Boston — What's best for the stock market investor: a do-it-yourself approach to buying and selling or reliance on professional advice?
Well, in the case of at least one national brokerage house, it might well have paid to take its own recommendations. A National Bureau of Economic Research paper by research associates Wilbur G. Lewellen and Gary G. Schlarbaum, and Kenneth L. Stanley of Emory University, found that following the unidentified firm's buy-and-sell suggestions would have been rewarded fairly consistently by a return about 2 percent per year above the broad stock market averages.
Such research results are encouraging to Wall Street. Brokerage houses and publishers of market letters spend large sums hiring stock analysts and other researchers to produce investment studies and recommendations for their customers.
Several years ago, however, Wall Street was alive with talk of the ''dart board theory of investments,'' alias the ''random-walk hypothesis'' or the ''theory of efficient markets.'' To oversimplify, the theory holds that an investor need not buy expensive investment research. He can get just as good a rate of return in the stock market by throwing darts at the newspaper's stock lists and selecting a portfolio that way.
Variations in the performance of stock portfolios, certain academics argue, are the result of pure chance or differing levels of risk among the stocks in the portfolio. Differing performance is not due to the investment sagacity or stupidity of the portfolio manager. Ever since that theory became popular, investment analysts and others have tried to disprove it.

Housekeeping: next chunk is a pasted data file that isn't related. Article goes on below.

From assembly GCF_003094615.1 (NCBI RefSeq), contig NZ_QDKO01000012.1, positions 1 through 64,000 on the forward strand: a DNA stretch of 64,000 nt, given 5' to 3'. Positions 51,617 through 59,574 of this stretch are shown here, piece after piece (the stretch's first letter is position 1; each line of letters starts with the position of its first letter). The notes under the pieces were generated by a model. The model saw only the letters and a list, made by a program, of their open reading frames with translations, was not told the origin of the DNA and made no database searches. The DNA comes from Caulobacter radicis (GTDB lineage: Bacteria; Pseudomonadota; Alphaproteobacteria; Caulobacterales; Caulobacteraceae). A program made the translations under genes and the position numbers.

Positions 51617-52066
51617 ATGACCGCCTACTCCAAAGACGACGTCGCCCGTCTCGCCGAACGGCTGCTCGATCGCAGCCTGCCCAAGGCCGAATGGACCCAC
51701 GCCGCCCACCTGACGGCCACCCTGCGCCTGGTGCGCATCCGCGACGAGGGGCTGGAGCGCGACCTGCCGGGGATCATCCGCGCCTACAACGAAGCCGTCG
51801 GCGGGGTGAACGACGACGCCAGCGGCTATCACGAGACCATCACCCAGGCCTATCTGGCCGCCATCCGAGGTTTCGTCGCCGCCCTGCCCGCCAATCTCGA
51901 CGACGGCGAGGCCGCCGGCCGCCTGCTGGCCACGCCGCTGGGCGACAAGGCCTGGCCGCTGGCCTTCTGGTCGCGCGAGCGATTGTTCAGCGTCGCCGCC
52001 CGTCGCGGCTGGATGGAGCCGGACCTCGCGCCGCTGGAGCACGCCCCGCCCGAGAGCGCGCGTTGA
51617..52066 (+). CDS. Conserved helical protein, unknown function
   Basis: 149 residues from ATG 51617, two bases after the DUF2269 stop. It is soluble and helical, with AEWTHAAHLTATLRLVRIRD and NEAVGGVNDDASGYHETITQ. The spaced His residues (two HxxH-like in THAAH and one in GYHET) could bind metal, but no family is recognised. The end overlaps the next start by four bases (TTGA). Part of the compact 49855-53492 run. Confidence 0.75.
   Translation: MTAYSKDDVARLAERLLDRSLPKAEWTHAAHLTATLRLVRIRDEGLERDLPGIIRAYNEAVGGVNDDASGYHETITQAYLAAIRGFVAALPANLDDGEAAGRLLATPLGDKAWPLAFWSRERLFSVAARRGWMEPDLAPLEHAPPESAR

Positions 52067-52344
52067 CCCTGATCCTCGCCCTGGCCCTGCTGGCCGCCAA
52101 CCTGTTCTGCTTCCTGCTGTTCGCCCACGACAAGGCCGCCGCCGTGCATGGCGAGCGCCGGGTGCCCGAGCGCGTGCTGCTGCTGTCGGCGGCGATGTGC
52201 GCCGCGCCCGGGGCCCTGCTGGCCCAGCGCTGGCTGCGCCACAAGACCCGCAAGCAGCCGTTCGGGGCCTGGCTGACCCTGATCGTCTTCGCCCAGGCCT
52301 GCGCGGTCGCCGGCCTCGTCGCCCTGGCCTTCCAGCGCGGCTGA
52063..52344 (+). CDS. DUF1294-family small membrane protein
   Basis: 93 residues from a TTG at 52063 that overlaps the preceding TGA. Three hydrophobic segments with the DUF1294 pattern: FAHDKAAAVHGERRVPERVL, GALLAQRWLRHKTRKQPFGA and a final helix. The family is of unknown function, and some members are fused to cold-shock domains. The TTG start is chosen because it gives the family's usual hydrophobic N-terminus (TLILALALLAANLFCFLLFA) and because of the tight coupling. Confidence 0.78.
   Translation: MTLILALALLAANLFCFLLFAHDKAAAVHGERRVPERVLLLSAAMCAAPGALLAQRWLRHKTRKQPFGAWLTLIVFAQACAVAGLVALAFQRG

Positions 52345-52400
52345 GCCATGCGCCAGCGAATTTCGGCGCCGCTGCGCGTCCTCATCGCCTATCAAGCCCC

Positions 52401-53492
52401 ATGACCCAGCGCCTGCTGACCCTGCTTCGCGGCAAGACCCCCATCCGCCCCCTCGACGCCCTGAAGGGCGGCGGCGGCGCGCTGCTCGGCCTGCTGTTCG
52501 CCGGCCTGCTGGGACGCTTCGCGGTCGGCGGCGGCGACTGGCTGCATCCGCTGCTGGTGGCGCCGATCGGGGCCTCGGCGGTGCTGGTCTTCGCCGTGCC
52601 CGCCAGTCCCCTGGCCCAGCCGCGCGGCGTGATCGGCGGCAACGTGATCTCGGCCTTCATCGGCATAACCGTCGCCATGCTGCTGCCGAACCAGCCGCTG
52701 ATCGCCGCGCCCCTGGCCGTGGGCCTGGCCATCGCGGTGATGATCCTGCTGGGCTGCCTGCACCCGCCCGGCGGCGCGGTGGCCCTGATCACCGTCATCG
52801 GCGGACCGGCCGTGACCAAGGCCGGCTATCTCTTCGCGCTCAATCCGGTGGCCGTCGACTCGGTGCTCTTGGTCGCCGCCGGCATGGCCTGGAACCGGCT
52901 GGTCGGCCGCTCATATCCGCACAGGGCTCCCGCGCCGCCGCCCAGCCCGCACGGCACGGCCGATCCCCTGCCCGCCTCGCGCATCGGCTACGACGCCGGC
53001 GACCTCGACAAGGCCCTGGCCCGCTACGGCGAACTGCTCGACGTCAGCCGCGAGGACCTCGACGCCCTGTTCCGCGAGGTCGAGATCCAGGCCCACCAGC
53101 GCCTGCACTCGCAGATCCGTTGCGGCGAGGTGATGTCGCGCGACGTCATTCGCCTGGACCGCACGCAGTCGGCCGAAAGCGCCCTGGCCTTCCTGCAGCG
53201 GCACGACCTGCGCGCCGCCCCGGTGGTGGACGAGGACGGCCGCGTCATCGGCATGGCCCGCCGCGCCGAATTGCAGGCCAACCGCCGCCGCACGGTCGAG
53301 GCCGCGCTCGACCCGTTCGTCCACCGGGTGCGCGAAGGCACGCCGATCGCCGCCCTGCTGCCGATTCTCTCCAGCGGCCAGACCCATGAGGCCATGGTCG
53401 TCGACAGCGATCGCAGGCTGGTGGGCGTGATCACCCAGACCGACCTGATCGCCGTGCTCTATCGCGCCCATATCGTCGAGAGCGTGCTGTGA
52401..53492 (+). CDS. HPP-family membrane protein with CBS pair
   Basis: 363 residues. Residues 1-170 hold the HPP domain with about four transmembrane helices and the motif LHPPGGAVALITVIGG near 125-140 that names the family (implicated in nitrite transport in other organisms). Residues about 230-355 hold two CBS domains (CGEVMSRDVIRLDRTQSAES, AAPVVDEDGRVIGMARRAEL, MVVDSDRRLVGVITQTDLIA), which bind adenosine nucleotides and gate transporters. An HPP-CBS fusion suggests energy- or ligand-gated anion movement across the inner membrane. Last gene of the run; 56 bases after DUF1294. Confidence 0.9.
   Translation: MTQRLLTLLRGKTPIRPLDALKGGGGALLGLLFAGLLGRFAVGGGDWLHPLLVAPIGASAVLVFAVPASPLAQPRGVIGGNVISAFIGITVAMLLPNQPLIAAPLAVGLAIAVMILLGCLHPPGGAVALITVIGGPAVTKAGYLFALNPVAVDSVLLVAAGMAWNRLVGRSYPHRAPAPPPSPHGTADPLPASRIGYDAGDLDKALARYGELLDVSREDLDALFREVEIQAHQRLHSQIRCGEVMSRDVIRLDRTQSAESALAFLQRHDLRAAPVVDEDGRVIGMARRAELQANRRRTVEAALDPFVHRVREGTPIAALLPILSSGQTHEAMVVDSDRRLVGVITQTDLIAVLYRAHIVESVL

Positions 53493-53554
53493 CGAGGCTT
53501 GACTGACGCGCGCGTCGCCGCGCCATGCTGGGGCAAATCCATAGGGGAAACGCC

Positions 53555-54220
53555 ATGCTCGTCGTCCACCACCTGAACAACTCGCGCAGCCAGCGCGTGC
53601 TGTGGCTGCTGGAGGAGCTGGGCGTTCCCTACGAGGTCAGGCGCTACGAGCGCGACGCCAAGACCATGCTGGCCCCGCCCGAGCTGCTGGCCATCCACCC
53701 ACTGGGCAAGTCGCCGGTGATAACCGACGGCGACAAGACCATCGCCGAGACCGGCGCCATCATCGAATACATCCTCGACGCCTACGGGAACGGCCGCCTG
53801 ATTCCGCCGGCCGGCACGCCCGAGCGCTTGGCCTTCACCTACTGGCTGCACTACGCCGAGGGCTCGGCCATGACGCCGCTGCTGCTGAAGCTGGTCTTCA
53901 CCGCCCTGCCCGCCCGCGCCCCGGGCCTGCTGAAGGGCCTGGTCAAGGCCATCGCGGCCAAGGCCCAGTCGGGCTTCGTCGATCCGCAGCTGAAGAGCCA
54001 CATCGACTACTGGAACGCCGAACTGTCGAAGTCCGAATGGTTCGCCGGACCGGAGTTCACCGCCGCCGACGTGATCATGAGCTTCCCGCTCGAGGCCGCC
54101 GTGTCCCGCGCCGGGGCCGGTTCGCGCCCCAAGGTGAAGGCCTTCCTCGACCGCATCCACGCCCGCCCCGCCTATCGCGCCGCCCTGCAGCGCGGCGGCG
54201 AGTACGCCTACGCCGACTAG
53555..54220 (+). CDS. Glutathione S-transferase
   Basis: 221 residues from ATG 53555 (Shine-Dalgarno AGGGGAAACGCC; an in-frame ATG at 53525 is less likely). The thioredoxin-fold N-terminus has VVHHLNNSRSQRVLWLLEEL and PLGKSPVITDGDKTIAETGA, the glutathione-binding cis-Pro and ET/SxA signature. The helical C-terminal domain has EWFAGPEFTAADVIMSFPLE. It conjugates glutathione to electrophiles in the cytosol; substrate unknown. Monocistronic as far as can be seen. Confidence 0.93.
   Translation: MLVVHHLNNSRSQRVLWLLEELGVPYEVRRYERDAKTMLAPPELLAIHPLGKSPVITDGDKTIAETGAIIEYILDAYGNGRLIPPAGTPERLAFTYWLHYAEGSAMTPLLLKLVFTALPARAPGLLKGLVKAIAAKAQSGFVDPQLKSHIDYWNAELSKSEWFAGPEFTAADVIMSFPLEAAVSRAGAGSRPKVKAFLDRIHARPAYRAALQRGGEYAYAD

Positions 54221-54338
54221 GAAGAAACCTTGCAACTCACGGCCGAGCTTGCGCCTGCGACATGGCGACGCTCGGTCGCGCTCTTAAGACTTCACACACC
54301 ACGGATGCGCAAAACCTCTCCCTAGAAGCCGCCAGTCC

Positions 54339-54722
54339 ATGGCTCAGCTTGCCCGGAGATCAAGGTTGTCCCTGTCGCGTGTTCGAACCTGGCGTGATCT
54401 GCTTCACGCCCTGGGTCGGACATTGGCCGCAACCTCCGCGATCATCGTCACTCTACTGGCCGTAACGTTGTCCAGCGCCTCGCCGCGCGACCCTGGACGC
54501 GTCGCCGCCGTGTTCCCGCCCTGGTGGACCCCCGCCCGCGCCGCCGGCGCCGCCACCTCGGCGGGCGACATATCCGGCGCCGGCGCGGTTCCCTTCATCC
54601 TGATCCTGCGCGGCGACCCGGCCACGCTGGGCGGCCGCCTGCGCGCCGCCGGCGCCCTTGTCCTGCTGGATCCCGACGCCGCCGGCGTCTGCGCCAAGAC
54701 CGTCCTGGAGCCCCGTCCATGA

So the National Bureau's research, showing that at least one brokerage house beat the averages consistently, might boost spirits in the investment research community.
An extra 2 percent return, compounded annually, could be a significant reward for an investor. It would cover his or her commissions on stock trades and presumably make it worthwhile to take the trouble to read the research reports of a brokerage house.
Data for the NBER investigation consisted of a file of all common stock transactions executed between January 1964 and December 1970 in a random sample of some 2,500 accounts of the nationwide retail brokerage firm. The account holders were all individuals, rather than corporate or institutional. About 175, 000 separate trades in just under 4,000 common stocks are included in the file.
The authors find that by following the recommendations, customers could not only in theory beat such a broad average as the Standard & Poor's 500 stock index: They actually did when they followed the advice. Moreover, the advantage holds up even when the varying risk involved in the stocks recommended is taken into account.
''Indeed,'' the authors write, ''certain of the annualized differential-return figures are quite impressive. The securities research reports at issue must therefore have contained at least some new information and/or analytical insights of value.''
Interestingly, investors did especially well if they bought or sold the stock several days in advance of the formal recommendations themselves. This anticipation, the authors explain, ''is attributable to information 'leakage' in the research process within the brokerage firm. Account executives will frequently learn of the tone of a research report while it is still in preparation, and begin to pass along trading suggestions to their customers before the report is formally released.''